Why your brain needs a Garden

image

“There can be no other occupation like gardening in which, if you were to creep behind someone at their work, you would find them smiling.” – Mirabel Osler

Gardening awakens a primal urge that many of us have to connect with the earth. By putting your hands in the soil, you are able to physically unite with nature on an elemental level.
At the same time, gardening gets you outdoors in the fresh air and sunshine, helping your body produce much-needed vitamin D. It gets you moving, providing important exercise, and allows you to connect socially with others.
When you garden, you’re adding beauty to the landscape and habitat for birds, bees, frogs, worms, and so much more. Depending on what you garden, you can reap a harvest of fruits and vegetables to feed your family. You can also indirectly feed your brain for better mood and emotional health, and to satisfy your curiosity for knowledge.
In fact, learning is the fourth top reason why people say they garden — after to grow safe, healthy food, get exercise, and add beauty to their yard. Perhaps it’s no coincidence that people garden, in part, to stimulate their brains, as gardening has been shown to impact brain health considerably.

Spending time in a garden may help calm dementia patients
A new systematic review examined the impact of gardens and outdoor spaces on the mental and physical well-being of people with dementia. The research suggested that garden use, whether it be watering plants, walking through a garden or sitting in one, led to decreased levels of agitation or anxiety among the patients.
As for why the garden may help induce calm, Dr. Mark Stecker, chairman of neurosciences at Winthrop-University Hospital, who was not involved with the study, said:
“When your brain is impaired, you go back to your basic instincts. Many people have always enjoyed the outdoors. They may not have an explicit memory of that, but it’s an implicit memory. And they find it comforting to be outside.”
Interestingly, while spending time in a garden may help relieve some dementia symptoms, it may also help to reduce your risk of developing dementia in the first place. As reported by CNN:
“Two separate studies that followed people in their 60s and 70s for up to 16 years found, respectively, that those who gardened regularly had a 36 percent and 47 percent lower risk of dementia than non-gardeners, even when a range of other health factors were taken into account.
These findings are hardly definitive, but they suggest that the combination of physical and mental activity involved in gardening may have a positive influence on the mind.”

Gardening may make you happy via antidepressant microbes in the soil
According to a survey by Gardeners’ World magazine, 80 percent of gardeners reported being “happy” and satisfied with their lives, compared to 67 percent of non-gardeners. Perhaps it’s no coincidence that gardeners are happier.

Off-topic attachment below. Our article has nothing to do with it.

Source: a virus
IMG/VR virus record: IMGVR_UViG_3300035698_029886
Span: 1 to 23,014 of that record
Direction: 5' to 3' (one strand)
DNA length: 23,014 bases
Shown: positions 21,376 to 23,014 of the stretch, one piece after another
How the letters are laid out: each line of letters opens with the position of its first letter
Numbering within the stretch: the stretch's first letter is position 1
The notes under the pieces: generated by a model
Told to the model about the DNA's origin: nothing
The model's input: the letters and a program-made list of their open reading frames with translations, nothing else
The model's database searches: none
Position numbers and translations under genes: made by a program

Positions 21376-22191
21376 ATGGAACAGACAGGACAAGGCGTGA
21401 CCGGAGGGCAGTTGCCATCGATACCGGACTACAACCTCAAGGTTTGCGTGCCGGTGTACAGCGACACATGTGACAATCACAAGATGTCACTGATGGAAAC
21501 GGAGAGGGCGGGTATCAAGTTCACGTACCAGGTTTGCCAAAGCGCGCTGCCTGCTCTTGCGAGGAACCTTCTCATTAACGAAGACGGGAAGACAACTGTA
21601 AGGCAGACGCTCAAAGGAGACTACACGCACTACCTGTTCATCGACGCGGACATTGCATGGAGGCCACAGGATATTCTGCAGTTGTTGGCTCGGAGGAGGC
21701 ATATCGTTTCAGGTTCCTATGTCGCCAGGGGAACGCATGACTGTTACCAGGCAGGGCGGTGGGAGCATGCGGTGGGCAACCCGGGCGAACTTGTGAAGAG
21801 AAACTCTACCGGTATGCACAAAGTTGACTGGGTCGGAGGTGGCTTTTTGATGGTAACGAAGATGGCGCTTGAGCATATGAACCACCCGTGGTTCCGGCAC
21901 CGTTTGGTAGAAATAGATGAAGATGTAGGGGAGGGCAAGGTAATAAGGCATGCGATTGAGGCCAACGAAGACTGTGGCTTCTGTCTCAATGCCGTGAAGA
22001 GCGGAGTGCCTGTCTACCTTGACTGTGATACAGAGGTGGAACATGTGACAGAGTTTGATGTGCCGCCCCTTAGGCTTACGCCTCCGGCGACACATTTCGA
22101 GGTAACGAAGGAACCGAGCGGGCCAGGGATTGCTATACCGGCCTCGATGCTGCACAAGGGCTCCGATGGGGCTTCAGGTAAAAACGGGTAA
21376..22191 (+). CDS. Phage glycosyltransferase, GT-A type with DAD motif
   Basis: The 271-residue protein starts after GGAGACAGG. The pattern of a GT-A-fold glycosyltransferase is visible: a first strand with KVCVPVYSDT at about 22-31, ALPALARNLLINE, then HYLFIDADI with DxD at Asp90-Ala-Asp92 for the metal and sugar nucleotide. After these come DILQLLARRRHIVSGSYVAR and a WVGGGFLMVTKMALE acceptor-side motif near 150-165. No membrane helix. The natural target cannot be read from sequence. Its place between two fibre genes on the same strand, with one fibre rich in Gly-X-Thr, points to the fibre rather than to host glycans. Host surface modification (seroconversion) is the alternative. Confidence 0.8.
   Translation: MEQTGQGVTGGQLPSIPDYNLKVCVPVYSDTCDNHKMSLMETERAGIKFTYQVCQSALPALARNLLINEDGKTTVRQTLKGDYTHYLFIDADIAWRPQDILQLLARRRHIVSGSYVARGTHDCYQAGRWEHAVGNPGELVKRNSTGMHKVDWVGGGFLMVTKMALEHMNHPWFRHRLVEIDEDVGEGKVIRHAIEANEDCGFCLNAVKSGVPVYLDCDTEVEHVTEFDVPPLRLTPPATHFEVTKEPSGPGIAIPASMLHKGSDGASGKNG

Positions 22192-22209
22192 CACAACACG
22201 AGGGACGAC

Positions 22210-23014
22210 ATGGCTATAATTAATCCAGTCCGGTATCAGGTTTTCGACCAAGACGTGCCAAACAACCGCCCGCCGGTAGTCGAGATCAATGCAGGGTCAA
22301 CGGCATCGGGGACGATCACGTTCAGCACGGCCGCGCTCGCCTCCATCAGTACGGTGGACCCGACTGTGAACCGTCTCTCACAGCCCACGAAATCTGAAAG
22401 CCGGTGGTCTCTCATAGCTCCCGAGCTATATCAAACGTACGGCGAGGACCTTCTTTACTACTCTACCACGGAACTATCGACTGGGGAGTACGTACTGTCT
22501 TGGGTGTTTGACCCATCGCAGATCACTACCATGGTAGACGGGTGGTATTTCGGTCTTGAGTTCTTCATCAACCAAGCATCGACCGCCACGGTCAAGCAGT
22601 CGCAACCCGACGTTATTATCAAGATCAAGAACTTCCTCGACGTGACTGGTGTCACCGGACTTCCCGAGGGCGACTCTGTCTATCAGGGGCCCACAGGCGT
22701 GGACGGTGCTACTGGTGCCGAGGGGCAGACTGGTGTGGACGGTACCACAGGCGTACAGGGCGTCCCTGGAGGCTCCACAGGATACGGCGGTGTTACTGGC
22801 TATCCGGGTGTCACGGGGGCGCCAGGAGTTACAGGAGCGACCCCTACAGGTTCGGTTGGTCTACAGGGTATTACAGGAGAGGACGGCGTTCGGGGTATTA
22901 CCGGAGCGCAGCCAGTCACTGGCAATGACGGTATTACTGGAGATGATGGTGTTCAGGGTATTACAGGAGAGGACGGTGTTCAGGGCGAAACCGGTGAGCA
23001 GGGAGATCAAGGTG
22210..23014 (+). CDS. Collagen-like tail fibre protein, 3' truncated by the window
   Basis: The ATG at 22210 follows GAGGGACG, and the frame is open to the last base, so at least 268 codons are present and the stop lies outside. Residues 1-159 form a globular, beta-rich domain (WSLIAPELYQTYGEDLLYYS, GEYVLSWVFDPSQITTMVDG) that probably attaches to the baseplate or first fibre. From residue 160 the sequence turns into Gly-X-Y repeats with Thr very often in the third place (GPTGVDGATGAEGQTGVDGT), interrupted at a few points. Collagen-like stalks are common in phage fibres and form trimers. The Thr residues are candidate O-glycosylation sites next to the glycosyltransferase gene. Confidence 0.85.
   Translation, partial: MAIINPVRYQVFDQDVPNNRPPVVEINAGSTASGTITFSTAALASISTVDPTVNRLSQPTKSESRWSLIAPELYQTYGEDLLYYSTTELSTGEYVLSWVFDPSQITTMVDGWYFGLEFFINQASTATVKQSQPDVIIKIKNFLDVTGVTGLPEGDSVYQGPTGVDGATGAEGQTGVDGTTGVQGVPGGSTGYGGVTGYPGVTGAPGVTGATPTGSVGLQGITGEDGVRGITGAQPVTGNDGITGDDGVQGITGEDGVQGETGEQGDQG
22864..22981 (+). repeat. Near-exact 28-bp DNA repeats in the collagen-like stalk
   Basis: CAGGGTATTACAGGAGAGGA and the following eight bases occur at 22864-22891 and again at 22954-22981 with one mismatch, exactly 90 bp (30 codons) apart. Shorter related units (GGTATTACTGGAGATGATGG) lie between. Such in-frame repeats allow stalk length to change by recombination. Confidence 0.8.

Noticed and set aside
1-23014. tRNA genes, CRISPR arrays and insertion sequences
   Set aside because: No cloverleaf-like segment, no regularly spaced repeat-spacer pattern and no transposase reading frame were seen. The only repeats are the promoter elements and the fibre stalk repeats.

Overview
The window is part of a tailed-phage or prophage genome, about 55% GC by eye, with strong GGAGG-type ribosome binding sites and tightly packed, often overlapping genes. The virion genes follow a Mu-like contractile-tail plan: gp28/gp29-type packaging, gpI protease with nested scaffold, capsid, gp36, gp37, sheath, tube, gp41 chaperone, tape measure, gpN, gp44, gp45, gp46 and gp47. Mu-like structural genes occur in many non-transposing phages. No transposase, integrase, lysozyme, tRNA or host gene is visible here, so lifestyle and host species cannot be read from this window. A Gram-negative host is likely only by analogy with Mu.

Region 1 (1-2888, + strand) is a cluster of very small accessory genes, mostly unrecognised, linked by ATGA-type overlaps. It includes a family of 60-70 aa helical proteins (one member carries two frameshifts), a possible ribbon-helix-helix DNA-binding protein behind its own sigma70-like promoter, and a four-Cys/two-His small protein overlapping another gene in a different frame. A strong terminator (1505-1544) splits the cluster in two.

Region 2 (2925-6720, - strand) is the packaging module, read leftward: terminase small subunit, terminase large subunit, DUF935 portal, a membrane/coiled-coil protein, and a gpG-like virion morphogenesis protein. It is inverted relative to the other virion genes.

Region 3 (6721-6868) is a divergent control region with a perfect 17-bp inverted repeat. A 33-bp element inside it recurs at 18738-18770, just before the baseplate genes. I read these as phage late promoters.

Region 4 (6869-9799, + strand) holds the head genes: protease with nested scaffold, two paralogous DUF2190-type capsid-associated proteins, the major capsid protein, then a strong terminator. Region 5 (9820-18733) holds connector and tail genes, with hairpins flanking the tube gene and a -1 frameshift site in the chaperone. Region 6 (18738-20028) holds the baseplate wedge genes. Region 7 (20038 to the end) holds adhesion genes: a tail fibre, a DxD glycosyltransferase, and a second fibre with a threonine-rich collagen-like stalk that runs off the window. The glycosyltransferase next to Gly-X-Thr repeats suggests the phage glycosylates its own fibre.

Mycobacterium vaccae is a type of bacteria commonly found in soil, which people may ingest or inhale when they garden. Remarkably, this microbe has been found to “mirror the effect on neurons that drugs like Prozac provide.” It helps to stimulate serotonin production, helping to make you feel happier and more relaxed. No wonder so many people describe their garden as their “happy place.”
In one animal study, mice that ingested Mycobacterium vaccae had a demonstrated reduction in anxiety and improved learning. The researchers noted that natural exposure to microbes may be important for emotional health and behavior:
“Recent studies show that contact with tolerogenic microbes is important for the proper functioning of immunoregulatory circuits affecting behavior, emotionality and health […]
Collectively, our results suggest a beneficial effect of naturally delivered, live M. vaccae on anxiety-related behaviors… supporting a positive role for ambient microbes in the immunomodulation of animal behavior.”

Gardening helps you get grounded
There’s another way that gardening may help your mood and brain health, and that is grounding. The surface of the earth holds subtle health-boosting energy, and all you have to do to harness it is touch it. Walking barefoot on the earth transfers free electrons from the earth’s surface into your body that then spread throughout your tissues.
Grounding has been shown to relieve pain, reduce inflammation, improve sleep, and enhance your well-being.
Aside from increasing your sense of well-being and calm, keeping a garden can also improve your health by providing you with fresher, uncontaminated food; nutrient-dense food that is simply unavailable in your grocery store. It will also help you reduce your grocery bill. You don’t need vast amounts of space either.
Even apartment dwellers can create a well-stocked edible garden. You can use virtually every square foot of your space to grow food, including your lateral space. Hanging baskets are ideal for a wide variety of crops, such as strawberries, leafy greens, runner beans, pea shoots, tomatoes, and a variety of herbs. You can also grow sprouts like sunflower seeds and reap a harvest in 7-10 days.
And instead of flowers, window boxes can hold herbs, greens, radishes, scallions, bush beans, strawberries, chard, and chilies, for example. Just start small, and as you get the hang of it, add another container of something else. Before you know it, large portions of your meals could come straight from your own edible garden.

author: Dr. Mercola
Full article at: http://articles.mercola.com/sites/articles/archive/2014/08/21/gardening-impacts-brain-health.aspx

Annunci

Healing Herbs for Gardens

healing-herbs
Basil:
it is called the “king of herbs”. It is used medicinally as a natural anti-inflammatory and is thought to have mild antiseptic functions. Some healing uses are for flatulence, lack off appetite, nausea and cuts and scrapes.
Basil is an annual plant so you will have to start anew each year.

German Chamomile: Chamomile is one of the most popular herbs in the Western world. Its flower heads are commonly used for infusions, teas and salves. These in turn can be used to treat indigestion, anxiety and skin inflammations.
As a tea, it serves as a mild sedative to help with sleep.

Feverfew: The name feverfew comes from a Latin word meaning “fever reducer”.
This perennial is a member of the sunflower family and has been used for centuries in European folk medicine as a remedy for headaches, arthritis, and fevers.